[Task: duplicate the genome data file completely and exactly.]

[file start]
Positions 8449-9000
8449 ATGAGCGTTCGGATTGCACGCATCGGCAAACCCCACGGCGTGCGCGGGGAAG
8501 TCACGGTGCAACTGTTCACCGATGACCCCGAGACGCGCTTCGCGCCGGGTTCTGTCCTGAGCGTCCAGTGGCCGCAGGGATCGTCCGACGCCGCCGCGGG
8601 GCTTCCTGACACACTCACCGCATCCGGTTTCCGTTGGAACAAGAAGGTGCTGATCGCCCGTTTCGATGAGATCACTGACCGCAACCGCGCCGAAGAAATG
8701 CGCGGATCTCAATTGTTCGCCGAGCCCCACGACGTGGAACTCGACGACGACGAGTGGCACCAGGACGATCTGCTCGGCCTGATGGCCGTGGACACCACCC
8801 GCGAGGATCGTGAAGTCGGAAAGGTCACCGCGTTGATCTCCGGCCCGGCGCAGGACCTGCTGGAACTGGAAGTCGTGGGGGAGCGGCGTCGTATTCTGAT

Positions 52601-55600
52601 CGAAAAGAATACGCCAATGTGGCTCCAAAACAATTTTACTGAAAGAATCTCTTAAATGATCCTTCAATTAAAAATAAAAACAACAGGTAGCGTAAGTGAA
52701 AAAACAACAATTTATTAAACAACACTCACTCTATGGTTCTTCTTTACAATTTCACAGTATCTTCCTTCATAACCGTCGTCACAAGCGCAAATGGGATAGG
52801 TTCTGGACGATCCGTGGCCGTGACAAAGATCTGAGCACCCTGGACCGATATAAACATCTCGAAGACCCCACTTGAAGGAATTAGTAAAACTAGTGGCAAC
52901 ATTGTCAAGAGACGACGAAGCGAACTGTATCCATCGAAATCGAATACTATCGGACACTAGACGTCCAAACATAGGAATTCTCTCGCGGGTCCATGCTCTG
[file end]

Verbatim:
Positions 8449-9000
8449 ATGAGCGTTCGGATTGCACGCATCGGCAAACCCCACGGCGTGCGCGGGGAAG
8501 TCACGGTGCAACTGTTCACCGATGACCCCGAGACGCGCTTCGCGCCGGGTTCTGTCCTGAGCGTCCAGTGGCCGCAGGGATCGTCCGACGCCGCCGCGGG
8601 GCTTCCTGACACACTCACCGCATCCGGTTTCCGTTGGAACAAGAAGGTGCTGATCGCCCGTTTCGATGAGATCACTGACCGCAACCGCGCCGAAGAAATG
8701 CGCGGATCTCAATTGTTCGCCGAGCCCCACGACGTGGAACTCGACGACGACGAGTGGCACCAGGACGATCTGCTCGGCCTGATGGCCGTGGACACCACCC
8801 GCGAGGATCGTGAAGTCGGAAAGGTCACCGCGTTGATCTCCGGCCCGGCGCAGGACCTGCTGGAACTGGAAGTCGTGGGGGAGCGGCGTCGTATTCTGAT

Positions 52601-55600
52601 CGAAAAGAATACGCCAATGTGGCTCCAAAACAATTTTACTGAAAGAATCTCTTAAATGATCCTTCAATTAAAAATAAAAACAACAGGTAGCGTAAGTGAA
52701 AAAACAACAATTTATTAAACAACACTCACTCTATGGTTCTTCTTTACAATTTCACAGTATCTTCCTTCATAACCGTCGTCACAAGCGCAAATGGGATAGG
52801 TTCTGGACGATCCGTGGCCGTGACAAAGATCTGAGCACCCTGGACCGATATAAACATCTCGAAGACCCCACTTGAAGGAATTAGTAAAACTAGTGGCAAC
52901 ATTGTCAAGAGACGACGAAGCGAACTGTATCCATCGAAATCGAATACTATCGGACACTAGACGTCCAAACATAGGAATTCTCTCGCGGGTCCATGCTCTG